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Floating bank branches serve Amazon customers 

By Ricardo Delfin, Audit Partner at KPMG in Mexico

Bankers in Brazil and Peru are overcoming obstacles to reach unbanked communities with floating branches that ply the Amazon jungle.

For banks in developing economies, expansion can be hindered by vast rural terrain and isolated unbanked populations. However, several trailblazing Latin American banks are overcoming the geographic, economic and regulatory hurdles, with floating branches, outpost locations and ATMs with native language options.

This is a significant development, since our recent report, The Role of Mexican banks in economic growth, notes the opportunity for banks in Mexico, or any developing market, that find alternative ways to serve smaller communities.

While some banks have introduced rural mobile phone banking or set up in-store kiosks, one of Brazil’s largest banks began testing Amazon River services three years ago, using a 125-foot riverboat. With a laptop-equipped banker onboard, as well as a copier and ATM, the vessel travels every two weeks between a dozen Amazon ports including Colombian and Peruvian border towns.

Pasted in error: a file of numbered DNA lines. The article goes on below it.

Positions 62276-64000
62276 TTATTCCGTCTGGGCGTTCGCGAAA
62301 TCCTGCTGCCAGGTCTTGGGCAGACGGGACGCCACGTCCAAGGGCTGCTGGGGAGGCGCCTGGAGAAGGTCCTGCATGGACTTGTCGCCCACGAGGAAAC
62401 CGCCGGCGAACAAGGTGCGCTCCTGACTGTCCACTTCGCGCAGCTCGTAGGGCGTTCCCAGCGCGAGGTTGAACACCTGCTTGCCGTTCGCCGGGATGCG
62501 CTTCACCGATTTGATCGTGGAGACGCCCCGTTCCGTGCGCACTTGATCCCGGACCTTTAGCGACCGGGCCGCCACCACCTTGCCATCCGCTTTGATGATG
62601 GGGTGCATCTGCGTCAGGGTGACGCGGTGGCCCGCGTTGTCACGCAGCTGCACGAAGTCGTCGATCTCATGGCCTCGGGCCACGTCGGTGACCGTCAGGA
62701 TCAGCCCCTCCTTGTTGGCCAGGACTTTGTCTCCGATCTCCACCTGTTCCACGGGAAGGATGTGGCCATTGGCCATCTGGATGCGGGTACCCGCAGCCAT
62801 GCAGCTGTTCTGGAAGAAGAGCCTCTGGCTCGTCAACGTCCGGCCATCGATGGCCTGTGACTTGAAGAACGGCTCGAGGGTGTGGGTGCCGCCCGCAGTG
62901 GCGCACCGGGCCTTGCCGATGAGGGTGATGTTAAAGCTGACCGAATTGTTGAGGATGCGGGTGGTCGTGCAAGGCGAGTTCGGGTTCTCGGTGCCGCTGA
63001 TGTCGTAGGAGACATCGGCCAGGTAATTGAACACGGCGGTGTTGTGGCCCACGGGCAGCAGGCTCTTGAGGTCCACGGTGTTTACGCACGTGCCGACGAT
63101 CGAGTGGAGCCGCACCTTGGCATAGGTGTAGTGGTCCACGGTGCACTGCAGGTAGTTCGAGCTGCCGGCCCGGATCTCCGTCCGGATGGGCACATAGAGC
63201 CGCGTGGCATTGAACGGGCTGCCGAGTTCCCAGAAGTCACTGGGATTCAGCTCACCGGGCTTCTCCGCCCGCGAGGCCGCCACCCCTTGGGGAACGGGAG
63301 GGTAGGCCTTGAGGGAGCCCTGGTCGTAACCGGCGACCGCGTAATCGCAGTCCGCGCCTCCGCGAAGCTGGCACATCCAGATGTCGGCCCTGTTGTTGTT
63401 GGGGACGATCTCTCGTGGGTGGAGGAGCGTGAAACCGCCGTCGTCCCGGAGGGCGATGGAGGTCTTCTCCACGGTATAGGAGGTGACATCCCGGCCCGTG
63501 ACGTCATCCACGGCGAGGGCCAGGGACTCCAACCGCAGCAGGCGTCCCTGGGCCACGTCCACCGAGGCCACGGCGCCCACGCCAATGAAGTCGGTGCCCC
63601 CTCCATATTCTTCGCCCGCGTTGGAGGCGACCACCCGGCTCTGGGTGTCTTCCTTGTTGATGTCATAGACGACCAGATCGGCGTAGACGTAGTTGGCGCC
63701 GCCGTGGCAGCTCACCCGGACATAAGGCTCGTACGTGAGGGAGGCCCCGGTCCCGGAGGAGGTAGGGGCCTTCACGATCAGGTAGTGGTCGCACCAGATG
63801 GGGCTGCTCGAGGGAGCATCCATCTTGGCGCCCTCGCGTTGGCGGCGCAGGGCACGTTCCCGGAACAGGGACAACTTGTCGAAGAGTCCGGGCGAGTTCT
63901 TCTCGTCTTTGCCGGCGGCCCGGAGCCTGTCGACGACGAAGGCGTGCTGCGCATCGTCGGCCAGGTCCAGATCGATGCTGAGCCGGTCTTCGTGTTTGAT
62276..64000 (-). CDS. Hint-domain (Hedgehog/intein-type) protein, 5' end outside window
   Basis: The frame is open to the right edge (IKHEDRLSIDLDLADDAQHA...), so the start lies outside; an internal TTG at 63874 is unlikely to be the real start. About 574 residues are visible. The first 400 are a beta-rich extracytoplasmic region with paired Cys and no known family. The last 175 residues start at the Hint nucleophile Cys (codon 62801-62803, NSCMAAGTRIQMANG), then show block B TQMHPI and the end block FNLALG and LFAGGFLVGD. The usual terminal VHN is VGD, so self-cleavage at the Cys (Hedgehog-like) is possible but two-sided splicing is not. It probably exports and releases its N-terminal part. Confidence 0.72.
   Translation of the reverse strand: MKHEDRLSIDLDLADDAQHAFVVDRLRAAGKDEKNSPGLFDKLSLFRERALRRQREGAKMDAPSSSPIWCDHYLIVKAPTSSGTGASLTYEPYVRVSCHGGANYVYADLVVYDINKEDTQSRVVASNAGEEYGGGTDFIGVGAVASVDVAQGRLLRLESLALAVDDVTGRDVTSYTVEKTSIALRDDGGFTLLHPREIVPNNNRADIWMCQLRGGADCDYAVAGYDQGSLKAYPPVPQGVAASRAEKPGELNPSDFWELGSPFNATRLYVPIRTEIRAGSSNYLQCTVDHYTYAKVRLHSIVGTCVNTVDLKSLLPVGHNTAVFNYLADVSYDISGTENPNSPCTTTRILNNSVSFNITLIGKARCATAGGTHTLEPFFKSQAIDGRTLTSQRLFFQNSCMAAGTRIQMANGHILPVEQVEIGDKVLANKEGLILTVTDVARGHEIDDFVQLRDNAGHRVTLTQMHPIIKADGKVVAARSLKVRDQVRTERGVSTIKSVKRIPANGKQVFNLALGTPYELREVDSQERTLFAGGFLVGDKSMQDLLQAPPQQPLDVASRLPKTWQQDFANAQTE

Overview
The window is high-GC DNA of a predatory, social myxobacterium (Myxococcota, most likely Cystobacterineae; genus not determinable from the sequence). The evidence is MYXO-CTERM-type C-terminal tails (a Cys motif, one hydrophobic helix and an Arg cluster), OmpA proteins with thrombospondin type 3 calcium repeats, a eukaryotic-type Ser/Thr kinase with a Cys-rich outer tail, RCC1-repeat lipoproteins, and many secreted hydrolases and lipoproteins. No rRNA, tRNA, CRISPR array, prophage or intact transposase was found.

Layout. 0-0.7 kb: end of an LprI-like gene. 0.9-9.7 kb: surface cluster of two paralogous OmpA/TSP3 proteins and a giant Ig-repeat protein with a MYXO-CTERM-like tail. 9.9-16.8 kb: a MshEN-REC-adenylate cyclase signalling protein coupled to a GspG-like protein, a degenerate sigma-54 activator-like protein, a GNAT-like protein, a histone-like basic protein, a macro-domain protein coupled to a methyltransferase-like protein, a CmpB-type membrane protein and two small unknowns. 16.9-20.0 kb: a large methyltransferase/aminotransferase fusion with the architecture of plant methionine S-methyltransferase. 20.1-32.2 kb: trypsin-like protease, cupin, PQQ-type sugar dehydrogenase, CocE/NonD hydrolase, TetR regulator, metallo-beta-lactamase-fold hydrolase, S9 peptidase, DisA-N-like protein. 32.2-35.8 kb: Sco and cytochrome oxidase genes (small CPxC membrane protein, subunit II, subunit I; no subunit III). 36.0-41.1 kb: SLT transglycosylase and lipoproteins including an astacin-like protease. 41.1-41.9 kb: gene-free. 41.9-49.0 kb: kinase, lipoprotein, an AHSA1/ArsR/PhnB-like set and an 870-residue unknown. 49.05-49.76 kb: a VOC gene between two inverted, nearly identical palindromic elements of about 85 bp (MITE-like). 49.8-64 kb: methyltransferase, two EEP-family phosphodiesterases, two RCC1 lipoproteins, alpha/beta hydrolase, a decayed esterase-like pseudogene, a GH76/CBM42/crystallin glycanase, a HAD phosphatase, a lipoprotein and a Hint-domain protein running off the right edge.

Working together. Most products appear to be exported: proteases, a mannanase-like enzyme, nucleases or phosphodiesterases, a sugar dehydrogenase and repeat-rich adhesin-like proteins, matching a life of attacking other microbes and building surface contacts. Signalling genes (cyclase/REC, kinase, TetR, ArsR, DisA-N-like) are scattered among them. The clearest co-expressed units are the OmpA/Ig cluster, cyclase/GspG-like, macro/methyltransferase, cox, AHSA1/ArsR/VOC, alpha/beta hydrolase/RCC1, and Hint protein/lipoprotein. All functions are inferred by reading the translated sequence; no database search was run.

floating banks

This strategy enables the bank to serve remote customers who often earn low or variable incomes, producing small margins that don’t justify big investments in technology or branches. The bank also overcame the obstacle posed by anti-money laundering laws, which would typically prohibit deposit-taking from customers with no fixed address or official documents.

By negotiating with authorities who are eager to improve rural financial inclusion, they agreed to basic personal data collection, including cell phone numbers, and limiting transactions and balances. These guidelines could change as client needs and confidence increase. In just three years, the bank has opened more than half a million accounts linked to a cell phone.

A major Peruvian retail bank began testing a similar concept last year by sending a riverboat branch into the sparsely populated Amazon region of Loreto. The bank has also enabled dozens of local stores to act as correspondent agency branches, to receive deposits and pay cash through SMS messages. Meanwhile, a Peruvian state-owned bank is rolling out an electronic cash transfer program for rural residents and installing Quechua-language ATMs in villages where Spanish is not widely spoken.

These banks expect that customers will gradually learn to manage their money and increase their savings as local economic development accelerates. Eventually, the banks may introduce more sophisticated products such as savings accounts, loans and insurance.

Such low cost approaches offer potential for banks to expand their coverage and nurture relationships with un-banked populations, without major technology, staffing or real estate investment.

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